Hello to people out there. Are you in a residential setting with teenagers with challenging behaviour? Have you tried introducing animals to the residential setting? What are the drawbacks - cruelty, neglect? What are the advantages - kindness, caring responsibilities?
How did care staff deal with with responsibility of animals in the environment, did the institution employ extra or specialised staff to assist/educate, or was it done through the school or tradional education system? I am most interested in replies. I am thinking of bringing in two donkeys from a sanctuary setting into our detention centre. We have loads of land and the finances to support such a project but I am interested in any other aspects.
Here are some references on animals in the classroom.
From: Wendy O'Connor
I am currently working as a school counsellor at a boys boarding school. I bought a puppy ("Max" the Bulldog) a few weeks ago and had to bring him to school as he was too little to be left alone all day. The effect on the boys was phenomenal. I have some teenage clients who are extremely withdrawn and it is a struggle to establish a repoire with them. However, Max broke the barrier. When they saw him, they started talking about their own dogs back home and this naturally led on to sharing about themselves. I've seen even the most toughest boy, scoop the dog up, put him on his lap and cuddle him. Many of the boys come and visit Max during their lunch breaks. I think that animals can bring out another side in children and that your idea is great.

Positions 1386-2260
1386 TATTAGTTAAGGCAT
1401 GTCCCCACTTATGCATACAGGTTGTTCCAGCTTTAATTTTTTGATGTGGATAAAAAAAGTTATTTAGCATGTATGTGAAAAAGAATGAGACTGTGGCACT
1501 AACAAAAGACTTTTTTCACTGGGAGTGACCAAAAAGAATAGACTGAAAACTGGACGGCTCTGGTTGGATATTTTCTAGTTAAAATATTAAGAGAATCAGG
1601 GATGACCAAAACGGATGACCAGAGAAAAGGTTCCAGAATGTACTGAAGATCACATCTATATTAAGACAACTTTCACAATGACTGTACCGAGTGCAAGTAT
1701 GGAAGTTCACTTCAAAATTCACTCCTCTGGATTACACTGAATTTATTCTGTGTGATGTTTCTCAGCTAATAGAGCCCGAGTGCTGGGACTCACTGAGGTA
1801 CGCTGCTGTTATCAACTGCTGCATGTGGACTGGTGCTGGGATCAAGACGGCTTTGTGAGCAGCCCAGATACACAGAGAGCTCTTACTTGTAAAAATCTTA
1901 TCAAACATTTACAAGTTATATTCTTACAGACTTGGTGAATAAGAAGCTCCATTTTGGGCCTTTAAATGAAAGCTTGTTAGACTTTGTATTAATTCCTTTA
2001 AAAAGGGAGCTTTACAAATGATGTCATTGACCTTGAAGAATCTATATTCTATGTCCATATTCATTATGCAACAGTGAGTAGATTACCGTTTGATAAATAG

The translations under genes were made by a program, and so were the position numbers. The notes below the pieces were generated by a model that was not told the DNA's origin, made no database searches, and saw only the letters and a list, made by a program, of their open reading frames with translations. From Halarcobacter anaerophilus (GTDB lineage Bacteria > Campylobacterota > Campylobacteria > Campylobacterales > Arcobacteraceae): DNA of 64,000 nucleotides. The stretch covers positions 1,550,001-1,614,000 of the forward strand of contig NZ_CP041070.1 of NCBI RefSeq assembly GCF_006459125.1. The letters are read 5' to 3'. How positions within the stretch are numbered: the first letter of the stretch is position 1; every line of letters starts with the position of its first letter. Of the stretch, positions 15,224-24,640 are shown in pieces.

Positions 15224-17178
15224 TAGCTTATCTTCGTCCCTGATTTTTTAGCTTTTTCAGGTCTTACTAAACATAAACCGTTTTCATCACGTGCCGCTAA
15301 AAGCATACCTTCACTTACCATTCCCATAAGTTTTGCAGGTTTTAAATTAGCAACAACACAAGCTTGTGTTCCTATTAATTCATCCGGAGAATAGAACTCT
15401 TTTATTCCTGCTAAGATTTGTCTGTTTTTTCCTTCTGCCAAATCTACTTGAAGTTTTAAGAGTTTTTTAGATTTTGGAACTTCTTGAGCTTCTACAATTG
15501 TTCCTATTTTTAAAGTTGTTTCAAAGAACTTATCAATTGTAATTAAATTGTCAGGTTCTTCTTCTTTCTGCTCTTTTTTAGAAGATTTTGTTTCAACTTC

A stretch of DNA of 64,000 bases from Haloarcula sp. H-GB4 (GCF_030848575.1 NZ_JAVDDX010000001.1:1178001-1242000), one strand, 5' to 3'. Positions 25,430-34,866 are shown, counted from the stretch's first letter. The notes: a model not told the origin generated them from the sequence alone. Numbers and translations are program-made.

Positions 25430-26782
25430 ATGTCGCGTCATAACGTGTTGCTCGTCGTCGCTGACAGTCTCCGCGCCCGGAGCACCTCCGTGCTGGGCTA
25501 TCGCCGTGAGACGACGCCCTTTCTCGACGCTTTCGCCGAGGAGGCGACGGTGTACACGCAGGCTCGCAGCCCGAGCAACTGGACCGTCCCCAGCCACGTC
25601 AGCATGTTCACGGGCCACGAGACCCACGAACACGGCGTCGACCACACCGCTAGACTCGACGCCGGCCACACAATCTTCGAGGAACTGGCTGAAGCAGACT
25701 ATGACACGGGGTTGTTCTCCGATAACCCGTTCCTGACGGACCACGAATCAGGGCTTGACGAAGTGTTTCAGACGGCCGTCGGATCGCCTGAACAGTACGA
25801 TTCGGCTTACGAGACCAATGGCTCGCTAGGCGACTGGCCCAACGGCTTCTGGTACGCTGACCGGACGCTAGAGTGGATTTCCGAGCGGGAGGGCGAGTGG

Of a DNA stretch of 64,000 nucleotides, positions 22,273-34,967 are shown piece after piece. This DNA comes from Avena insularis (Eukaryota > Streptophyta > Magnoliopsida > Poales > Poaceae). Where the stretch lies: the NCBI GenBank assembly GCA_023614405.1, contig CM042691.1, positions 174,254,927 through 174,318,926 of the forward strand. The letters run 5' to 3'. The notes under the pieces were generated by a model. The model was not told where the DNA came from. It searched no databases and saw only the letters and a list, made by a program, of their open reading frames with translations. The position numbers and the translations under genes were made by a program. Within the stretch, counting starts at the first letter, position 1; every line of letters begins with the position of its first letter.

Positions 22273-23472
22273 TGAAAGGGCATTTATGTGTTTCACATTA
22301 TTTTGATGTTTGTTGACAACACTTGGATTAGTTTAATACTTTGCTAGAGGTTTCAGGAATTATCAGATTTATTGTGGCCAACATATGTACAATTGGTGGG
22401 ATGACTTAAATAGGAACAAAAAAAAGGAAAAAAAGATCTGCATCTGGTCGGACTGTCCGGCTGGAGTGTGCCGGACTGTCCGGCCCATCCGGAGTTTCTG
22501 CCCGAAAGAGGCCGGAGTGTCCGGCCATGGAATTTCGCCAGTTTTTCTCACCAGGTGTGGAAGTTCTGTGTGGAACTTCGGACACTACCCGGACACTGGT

From: Karl Gompf
For several years, I was involved in operating a treatment home for youth in a rural setting. Over the years we had a variety of animals - a lamb, dogs, cats, horses, pigs, ducks, chickens, rabbits, and a donkey. Also, some residents had other pets such as a rat - and I think there was one ferret.
We found that there can be some real benefits - and some
real learning - for everyone - if animals become a significant or even a
minor part of a program. Just look up the research!!
We also found that there can be some drawbacks. We learned:
* Some children/youth may abuse/harm animals.
* Some staff members may not like animals and therefore may not contribute to their care - and may not support any efforts to help residents learn what they might